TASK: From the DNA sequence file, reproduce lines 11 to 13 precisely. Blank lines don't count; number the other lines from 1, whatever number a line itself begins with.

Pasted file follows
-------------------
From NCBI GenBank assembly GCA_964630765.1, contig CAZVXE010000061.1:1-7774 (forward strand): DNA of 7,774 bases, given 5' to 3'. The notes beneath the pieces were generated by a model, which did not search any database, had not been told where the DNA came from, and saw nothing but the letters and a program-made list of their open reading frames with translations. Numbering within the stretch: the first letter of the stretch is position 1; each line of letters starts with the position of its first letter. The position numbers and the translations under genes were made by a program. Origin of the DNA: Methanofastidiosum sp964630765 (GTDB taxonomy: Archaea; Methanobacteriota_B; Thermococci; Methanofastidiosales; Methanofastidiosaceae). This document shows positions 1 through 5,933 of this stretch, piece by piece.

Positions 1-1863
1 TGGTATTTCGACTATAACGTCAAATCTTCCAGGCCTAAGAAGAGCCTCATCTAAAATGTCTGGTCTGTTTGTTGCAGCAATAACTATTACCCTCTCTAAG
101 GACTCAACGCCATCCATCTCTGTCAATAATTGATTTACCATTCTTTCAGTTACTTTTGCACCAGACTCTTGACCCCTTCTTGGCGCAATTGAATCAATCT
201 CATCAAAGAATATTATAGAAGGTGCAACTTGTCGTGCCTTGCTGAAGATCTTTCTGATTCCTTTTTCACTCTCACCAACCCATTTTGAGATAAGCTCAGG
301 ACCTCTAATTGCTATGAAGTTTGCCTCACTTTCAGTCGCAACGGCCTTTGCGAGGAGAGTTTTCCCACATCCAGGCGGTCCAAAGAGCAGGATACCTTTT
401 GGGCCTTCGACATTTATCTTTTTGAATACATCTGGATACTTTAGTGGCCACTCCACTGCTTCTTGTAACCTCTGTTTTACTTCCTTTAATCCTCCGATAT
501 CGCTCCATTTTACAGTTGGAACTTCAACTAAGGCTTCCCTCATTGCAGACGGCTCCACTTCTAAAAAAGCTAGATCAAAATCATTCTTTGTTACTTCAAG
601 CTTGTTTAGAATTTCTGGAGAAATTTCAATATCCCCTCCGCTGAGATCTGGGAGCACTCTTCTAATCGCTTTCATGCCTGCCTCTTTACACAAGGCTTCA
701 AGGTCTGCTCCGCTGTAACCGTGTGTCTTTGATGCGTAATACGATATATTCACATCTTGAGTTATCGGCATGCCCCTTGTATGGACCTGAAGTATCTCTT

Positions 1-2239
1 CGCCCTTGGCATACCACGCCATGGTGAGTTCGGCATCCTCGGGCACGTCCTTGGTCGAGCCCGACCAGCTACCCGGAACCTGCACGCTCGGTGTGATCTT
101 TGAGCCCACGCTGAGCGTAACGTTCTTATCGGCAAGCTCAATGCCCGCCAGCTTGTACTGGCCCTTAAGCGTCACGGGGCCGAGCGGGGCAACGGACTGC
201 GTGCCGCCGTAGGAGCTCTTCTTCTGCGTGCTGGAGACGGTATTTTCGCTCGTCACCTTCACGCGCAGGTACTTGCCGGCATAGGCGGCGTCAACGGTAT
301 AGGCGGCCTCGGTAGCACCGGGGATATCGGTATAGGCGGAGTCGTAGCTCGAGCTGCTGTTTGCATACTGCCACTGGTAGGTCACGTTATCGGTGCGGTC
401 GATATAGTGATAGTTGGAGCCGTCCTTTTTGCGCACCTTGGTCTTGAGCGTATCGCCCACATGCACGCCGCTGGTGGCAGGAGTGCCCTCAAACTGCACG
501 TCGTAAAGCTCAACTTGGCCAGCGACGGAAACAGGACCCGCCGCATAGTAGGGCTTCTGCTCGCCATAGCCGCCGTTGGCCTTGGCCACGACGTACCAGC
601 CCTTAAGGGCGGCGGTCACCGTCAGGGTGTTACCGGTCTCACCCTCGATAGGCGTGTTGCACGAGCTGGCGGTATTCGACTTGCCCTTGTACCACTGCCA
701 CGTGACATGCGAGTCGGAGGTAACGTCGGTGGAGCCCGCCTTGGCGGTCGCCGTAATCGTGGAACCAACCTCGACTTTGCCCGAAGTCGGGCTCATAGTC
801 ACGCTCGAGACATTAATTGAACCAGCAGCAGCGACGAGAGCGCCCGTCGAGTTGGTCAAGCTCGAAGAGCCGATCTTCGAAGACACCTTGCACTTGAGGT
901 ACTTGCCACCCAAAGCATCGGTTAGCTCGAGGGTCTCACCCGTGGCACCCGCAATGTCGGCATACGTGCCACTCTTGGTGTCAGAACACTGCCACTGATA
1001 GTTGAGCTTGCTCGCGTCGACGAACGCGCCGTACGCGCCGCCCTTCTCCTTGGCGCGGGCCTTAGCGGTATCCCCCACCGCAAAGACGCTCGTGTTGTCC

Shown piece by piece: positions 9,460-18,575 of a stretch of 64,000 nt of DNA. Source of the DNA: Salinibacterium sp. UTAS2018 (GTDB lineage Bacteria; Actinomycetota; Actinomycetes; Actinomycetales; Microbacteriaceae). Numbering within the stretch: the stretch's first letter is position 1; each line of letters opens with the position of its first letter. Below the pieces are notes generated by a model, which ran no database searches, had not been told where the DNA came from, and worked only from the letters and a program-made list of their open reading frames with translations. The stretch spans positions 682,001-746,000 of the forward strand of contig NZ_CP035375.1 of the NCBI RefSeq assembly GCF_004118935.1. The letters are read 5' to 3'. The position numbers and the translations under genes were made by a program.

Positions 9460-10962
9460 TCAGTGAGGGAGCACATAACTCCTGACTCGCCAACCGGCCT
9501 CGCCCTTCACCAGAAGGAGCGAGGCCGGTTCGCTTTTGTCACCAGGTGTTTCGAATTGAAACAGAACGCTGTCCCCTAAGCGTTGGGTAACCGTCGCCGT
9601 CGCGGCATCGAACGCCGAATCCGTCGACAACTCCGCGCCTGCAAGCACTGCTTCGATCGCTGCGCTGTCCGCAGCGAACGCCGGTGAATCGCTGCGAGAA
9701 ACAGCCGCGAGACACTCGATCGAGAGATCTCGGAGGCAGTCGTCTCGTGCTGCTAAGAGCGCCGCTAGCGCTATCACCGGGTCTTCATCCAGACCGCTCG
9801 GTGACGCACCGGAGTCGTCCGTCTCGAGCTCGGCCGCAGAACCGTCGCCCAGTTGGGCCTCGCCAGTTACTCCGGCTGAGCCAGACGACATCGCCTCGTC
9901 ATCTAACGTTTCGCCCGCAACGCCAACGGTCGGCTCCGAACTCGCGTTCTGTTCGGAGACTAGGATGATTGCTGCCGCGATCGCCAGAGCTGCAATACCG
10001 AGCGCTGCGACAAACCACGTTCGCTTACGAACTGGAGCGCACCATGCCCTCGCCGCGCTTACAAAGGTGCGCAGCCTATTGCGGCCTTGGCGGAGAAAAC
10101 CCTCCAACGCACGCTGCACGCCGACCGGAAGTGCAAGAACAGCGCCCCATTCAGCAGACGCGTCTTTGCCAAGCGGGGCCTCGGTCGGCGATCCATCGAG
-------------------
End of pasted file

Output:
Positions 1-2239
1 CGCCCTTGGCATACCACGCCATGGTGAGTTCGGCATCCTCGGGCACGTCCTTGGTCGAGCCCGACCAGCTACCCGGAACCTGCACGCTCGGTGTGATCTT
101 TGAGCCCACGCTGAGCGTAACGTTCTTATCGGCAAGCTCAATGCCCGCCAGCTTGTACTGGCCCTTAAGCGTCACGGGGCCGAGCGGGGCAACGGACTGC